“As the events of the previous days have shown, we will always act to protect the interest of the American people and the security of the American people,” Biden said.

Biden also said that recovery efforts to retrieve components that were on board the Chinese spy balloon shot down off the South Carolina coast earlier this month were largely successful and that several portions of the balloon’s payload had been recovered.

“We’re analyzing them as I speak,” Biden said, “and what we learn will strengthen our capabilities.” Biden said that the U.S. will continue to engage with China in the aftermath of the incident, working to maintain “open lines of communication” between Chinese and U.S. officials.

“I will remain in communication with President Xi,” Biden said, thanking the military and intelligence community for their efforts throughout the course of the recent incidents, which had left many American citizens and elected officials confused and frightened.

“I make no apologies for taking down that balloon,” Biden said as he concluded his remarks on Thursday.

In the days preceding Biden’s statements on Thursday, Senators received a classified briefing on Capitol Hill which appeared to leave many of them unsatisfied with the U.S. military and intelligence community response to the recent incidents.

“I think at a minimum our Director of National Intelligence should go in front of the American people and explain what we know and what we don’t know without divulging any classified information,” said Senator John Kennedy, R-Louisiana, speaking with reporters following Tuesday’s classified briefing.

Senator Richard Blumenthal, D-Connecticut, told reporters he had a “better understanding” of the incidents following Tuesday’s briefing, but that he felt “the American people deserve and need to know more.”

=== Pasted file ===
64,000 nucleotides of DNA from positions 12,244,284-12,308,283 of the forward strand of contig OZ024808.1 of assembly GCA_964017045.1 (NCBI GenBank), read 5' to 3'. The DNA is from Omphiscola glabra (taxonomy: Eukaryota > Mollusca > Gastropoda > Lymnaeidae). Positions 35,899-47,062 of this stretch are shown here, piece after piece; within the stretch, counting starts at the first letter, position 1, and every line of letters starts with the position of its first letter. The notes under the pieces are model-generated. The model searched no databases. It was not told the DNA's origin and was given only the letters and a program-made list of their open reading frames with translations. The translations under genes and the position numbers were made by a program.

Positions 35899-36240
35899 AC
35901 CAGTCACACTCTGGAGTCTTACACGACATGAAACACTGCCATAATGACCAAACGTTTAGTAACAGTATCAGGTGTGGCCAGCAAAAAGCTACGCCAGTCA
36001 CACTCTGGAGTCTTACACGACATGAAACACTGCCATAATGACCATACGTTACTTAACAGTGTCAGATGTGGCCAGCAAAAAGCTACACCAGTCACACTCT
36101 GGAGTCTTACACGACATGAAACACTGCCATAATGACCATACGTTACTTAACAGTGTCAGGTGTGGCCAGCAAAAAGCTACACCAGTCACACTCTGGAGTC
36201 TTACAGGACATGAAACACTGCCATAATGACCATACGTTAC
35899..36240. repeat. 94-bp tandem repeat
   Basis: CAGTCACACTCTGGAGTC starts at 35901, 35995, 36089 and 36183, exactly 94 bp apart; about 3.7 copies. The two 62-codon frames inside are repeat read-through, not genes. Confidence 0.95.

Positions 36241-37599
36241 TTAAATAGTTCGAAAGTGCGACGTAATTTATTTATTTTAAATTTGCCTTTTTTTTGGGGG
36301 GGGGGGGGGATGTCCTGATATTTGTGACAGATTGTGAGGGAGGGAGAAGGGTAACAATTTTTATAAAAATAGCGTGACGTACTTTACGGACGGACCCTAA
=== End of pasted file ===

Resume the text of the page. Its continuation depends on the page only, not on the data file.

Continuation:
Blumenthal added that he was “not in any way afraid that we are under a threat of attack or physical harm to our homeland.”

Lawmakers in Washington were not the only ones who responded to the recent incidents with calls for greater transparency.

“The unprecedented military action this past week against unidentified objects in U.S. and Canadian airspace requires the Biden Administration to work transparently with the scientific community to share information and data that will allow academics to help address the problem of UAP identification,” read a statement issued on Thursday by the Scientific Coalition for UAP Studies (SCU), a data-driven organization comprised of scientists, academics, and research professionals advocating scientific studies of anomalous aerospace phenomena.

“Such open research will help the public more fully understand the nature, causes, and consequences of the many reports of anomalous objects in our skies,” the SCU’s statement read.

Robert Powell, an SCU Executive Board Member, says his organization draws a clear distinction between truly anomalous aerospace phenomena that some military personnel say they have encountered and the recent incidents involving suspected surveillance balloons and other unmanned objects.

“The Chinese surveillance airship is not unidentified aerial phenomena,” Powell told The Debrief in an email, noting the speed at which U.S. officials detected and identified the balloon and its suspected operators early last week.

“A Chinese airship is very quickly identified as such,” Powell said. “Its shape is clear, as well as its movement characteristics.”

According to an unclassified version of a 2022 ODNI report on UAP made publicly available in January, 171 incidents currently being evaluated by the DoD’s All-domain Anomaly Resolution Office (AARO) remain unresolved. “Some of these uncharacterized UAP appear to have demonstrated unusual flight characteristics or performance capabilities,” the report states, “and require further analysis.”